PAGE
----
Monday, September 30, 2013

If you harm, you are harmed ~ Story from one of the Buddha’s past lives

The Buddha shared this story to the children several thousand of years ago. This story is an edited excerpt from Old Path, White Clouds by Thich Nhat Hanh.

Buddha took birth or the form of earth, plants, humans, birds and many other animals for many thousand years prior to his present birth as human. 

It’s the story of heron, a crab, a plumeria tree, and many small shrimp and fish. Here, the heron was a wicked and deceitful creature who caused death and suffering to many other beings. The heron made suffering to the plumeria tree too, Buddha was the plumeria tree. He learned from the incidence – if you deceive and harm others, in turn, you will be deceived and harmed.

Buddha was the plumeria tree growing close to a fragrant, cool lotus pond. No fish dwelled in that pond but not far from that pond was a shallow and stagnant pond in which many fish and shrimp and a crab lived. A heron flying overhead upon seeing the crowded situation of the fish and shrimp devised a plan. Hence, he landed at the edge of their pond and stood there with a long, sad face.

The fish and shrimp asked “Mister Heron, what are you thinking about so seriously?” Heron replied “I’m thinking about your poor lot in life. Your pond is muddy and foul. You lack adequate food. I feel terrible pity for your hard lives.” The small creatures asked heron if he could be of any help. 

Heron said “Well, if you allow me to carry each one of you over to the lotus pond not so far from here, I could release you in the cool waters there. There is plenty to eat over there.”

“We would like to believe you Mister Heron, but we have never heard that herons care anything about the lot of fish or shrimp. Perhaps you only want to trick us in order to eat us up.”

“Why are you so suspicious? You should think of me as a kind uncle. I have no reason to deceive you. There really is a large lotus pond not far from here filled with plenty of fresh, cool water. If you don’t believe me, let me fly one of you over there to see for himself. Then I’ll fly him back to tell you whether or not I’m telling the truth.”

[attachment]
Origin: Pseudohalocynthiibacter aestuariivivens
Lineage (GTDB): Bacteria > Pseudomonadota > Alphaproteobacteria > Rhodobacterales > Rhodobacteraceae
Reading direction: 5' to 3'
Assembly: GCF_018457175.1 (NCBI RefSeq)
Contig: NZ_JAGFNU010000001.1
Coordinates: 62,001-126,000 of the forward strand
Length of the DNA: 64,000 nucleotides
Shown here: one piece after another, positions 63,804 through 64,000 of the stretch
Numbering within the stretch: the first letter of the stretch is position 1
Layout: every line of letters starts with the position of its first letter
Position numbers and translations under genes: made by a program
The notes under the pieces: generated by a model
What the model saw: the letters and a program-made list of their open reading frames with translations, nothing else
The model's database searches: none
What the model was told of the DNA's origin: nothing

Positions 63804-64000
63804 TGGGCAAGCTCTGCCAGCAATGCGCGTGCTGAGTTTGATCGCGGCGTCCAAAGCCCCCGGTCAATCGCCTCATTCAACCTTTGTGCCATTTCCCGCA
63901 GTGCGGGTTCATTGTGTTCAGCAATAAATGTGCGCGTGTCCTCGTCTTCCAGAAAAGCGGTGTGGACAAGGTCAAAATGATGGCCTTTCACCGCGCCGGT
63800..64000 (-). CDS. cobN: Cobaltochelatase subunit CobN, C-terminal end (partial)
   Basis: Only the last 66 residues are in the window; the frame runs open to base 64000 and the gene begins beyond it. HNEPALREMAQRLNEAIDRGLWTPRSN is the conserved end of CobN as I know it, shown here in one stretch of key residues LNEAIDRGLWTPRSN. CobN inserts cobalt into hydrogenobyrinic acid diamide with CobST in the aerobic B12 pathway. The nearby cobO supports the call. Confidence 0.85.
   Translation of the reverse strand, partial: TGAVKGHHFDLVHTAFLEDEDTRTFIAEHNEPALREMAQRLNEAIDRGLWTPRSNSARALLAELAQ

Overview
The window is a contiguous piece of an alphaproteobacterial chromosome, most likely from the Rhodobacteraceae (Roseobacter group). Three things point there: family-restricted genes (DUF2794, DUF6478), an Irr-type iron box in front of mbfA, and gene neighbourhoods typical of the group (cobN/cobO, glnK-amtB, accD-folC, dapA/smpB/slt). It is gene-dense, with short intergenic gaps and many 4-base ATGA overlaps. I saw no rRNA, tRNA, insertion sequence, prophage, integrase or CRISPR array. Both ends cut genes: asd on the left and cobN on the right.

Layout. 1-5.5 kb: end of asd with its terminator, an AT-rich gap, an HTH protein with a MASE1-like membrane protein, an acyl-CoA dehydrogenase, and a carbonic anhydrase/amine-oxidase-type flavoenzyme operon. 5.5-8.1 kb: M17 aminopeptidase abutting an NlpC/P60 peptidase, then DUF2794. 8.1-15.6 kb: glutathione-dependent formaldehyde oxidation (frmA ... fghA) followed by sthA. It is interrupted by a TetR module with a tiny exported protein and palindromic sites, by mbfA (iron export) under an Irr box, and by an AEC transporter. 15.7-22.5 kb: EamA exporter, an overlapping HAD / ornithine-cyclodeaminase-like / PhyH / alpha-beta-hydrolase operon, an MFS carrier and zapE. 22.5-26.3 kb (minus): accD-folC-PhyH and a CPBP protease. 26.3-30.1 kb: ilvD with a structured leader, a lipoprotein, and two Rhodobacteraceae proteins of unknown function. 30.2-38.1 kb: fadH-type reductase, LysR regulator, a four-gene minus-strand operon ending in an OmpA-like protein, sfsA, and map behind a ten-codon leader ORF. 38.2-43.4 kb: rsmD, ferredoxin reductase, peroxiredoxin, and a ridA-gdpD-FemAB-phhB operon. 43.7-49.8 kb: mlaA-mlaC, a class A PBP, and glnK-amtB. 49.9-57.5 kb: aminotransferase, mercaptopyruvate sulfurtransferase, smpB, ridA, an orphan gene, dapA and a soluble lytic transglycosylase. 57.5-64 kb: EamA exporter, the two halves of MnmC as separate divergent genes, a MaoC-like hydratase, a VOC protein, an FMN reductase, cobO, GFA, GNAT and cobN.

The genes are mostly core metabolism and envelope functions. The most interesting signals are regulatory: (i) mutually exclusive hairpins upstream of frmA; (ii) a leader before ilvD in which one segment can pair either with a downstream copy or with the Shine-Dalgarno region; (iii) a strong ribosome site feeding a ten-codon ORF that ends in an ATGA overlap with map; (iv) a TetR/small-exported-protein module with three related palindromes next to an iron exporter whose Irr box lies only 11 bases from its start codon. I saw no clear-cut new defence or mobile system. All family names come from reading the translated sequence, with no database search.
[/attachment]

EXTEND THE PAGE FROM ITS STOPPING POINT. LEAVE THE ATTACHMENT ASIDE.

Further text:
The shrimp and fish discussed the matter at some length before at last agreeing to allow one of the elder fish to go with the heron. The fish was tough and bristly, his scales as hard as stones. He was a swift swimmer who could also maneuver well on sand. The heron picked him up in his beak and flew him to the lotus pond. He released the old fish into the cool waters and let him explore every nook and cranny of the pond. The pond was indeed spacious, cool, refreshing, and a plentiful source of food. When the heron returned him to the old pond, the fish reported all he had seen.

Convinced of the heron’s good intentions, the shrimp and fish begged him to fly them to the pond one by one. The crafty heron agreed. He picked up a fish in his beak and flew off. But this time, instead of releasing the fish into the pond, he landed near the plumeria tree. He placed the fish in a fork of the tree and ripped off its flesh with his beak. He tossed its bones by the foot of the plumeria tree.